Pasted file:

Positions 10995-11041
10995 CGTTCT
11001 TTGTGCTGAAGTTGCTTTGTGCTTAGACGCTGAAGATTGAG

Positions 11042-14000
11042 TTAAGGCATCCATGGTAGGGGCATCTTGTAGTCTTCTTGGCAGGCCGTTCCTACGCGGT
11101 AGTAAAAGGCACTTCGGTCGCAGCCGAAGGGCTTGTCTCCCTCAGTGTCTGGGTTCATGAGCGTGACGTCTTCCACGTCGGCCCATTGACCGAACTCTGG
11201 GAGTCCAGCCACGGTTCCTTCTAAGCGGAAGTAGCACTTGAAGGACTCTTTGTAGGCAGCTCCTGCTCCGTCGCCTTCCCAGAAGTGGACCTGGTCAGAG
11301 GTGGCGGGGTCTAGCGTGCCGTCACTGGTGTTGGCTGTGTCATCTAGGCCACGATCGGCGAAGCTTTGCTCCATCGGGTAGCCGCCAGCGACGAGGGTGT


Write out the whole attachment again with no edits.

Positions 10995-11041
10995 CGTTCT
11001 TTGTGCTGAAGTTGCTTTGTGCTTAGACGCTGAAGATTGAG

Positions 11042-14000
11042 TTAAGGCATCCATGGTAGGGGCATCTTGTAGTCTTCTTGGCAGGCCGTTCCTACGCGGT
11101 AGTAAAAGGCACTTCGGTCGCAGCCGAAGGGCTTGTCTCCCTCAGTGTCTGGGTTCATGAGCGTGACGTCTTCCACGTCGGCCCATTGACCGAACTCTGG
11201 GAGTCCAGCCACGGTTCCTTCTAAGCGGAAGTAGCACTTGAAGGACTCTTTGTAGGCAGCTCCTGCTCCGTCGCCTTCCCAGAAGTGGACCTGGTCAGAG
11301 GTGGCGGGGTCTAGCGTGCCGTCACTGGTGTTGGCTGTGTCATCTAGGCCACGATCGGCGAAGCTTTGCTCCATCGGGTAGCCGCCAGCGACGAGGGTGT